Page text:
Jack Lemmon in Irma la Douce

Wilder's Parisian coverage (second unit no doubt for the most part) includes a meat market, which for Wilder was heavy handed symbolism of prostitution at its heavy weightiest. The fact that Lemmon ends up working there (and these scenes are enough to convert a few meat lovers into vegans) is neither here nor there. That phrase is worth unpacking. Neither here nor there. So where the fuck is it? Then we have André Previn whose death a few weeks ago was very sad news – hunt down his wonderful memoir of his time in Hollywood, No Minor Chords. It might be galling to his memory to be most famous for being the butt of the genius of comedian Eric Morecombe but there we are – neither here nor there. He adapted the score of the original musical and created a wonderfully memorable, light orchestral work, one for which he received an Oscar. More importantly he composed music that gave the audience permission to treat the tale as a farce or a comedy. The music said "It's OK! It's fine! Laugh away!" "Have no thoughts of the reality of the life of a prostitute!" Apologies. That's not meant as a criticism of the score. It's more about tone. There are a few moments that elicit questions beyond the farce. Where did Nestor get the strength to prise open the iron bars of his prison cell and how exactly do the filmmakers square the men on women violence with the lightness of touch needed to make a farce like this work? Wilder is a miracle worker. It just works. Just.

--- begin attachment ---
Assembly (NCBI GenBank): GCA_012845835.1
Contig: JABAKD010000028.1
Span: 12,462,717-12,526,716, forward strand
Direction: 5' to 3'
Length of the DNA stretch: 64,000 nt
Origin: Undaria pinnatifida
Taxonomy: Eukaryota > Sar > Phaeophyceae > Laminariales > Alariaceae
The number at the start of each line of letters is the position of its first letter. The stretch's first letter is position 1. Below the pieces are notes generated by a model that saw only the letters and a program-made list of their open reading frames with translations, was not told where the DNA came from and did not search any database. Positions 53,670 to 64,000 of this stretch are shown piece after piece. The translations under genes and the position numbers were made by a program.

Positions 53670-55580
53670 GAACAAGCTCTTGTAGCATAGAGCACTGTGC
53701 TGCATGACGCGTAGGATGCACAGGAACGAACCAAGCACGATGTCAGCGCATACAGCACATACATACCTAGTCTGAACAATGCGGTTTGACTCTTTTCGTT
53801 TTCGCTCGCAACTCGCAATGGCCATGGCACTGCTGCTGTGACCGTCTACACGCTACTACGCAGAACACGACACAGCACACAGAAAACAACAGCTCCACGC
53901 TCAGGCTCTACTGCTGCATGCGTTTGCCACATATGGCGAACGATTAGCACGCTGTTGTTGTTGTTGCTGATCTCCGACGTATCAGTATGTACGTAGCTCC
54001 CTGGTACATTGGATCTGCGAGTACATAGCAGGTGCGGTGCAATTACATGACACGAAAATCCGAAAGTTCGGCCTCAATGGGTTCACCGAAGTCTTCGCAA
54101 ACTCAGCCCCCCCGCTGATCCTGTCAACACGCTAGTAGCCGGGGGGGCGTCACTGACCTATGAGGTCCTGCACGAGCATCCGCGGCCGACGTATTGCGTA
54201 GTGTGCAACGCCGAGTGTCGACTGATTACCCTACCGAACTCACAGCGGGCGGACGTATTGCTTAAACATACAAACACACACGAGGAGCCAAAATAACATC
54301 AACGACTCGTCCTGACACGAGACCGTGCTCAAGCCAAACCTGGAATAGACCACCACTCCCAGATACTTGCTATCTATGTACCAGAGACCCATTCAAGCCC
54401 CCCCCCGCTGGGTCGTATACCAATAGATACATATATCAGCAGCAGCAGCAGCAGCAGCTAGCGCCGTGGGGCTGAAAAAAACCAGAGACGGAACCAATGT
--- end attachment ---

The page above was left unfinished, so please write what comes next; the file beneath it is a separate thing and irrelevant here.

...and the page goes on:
sound and vision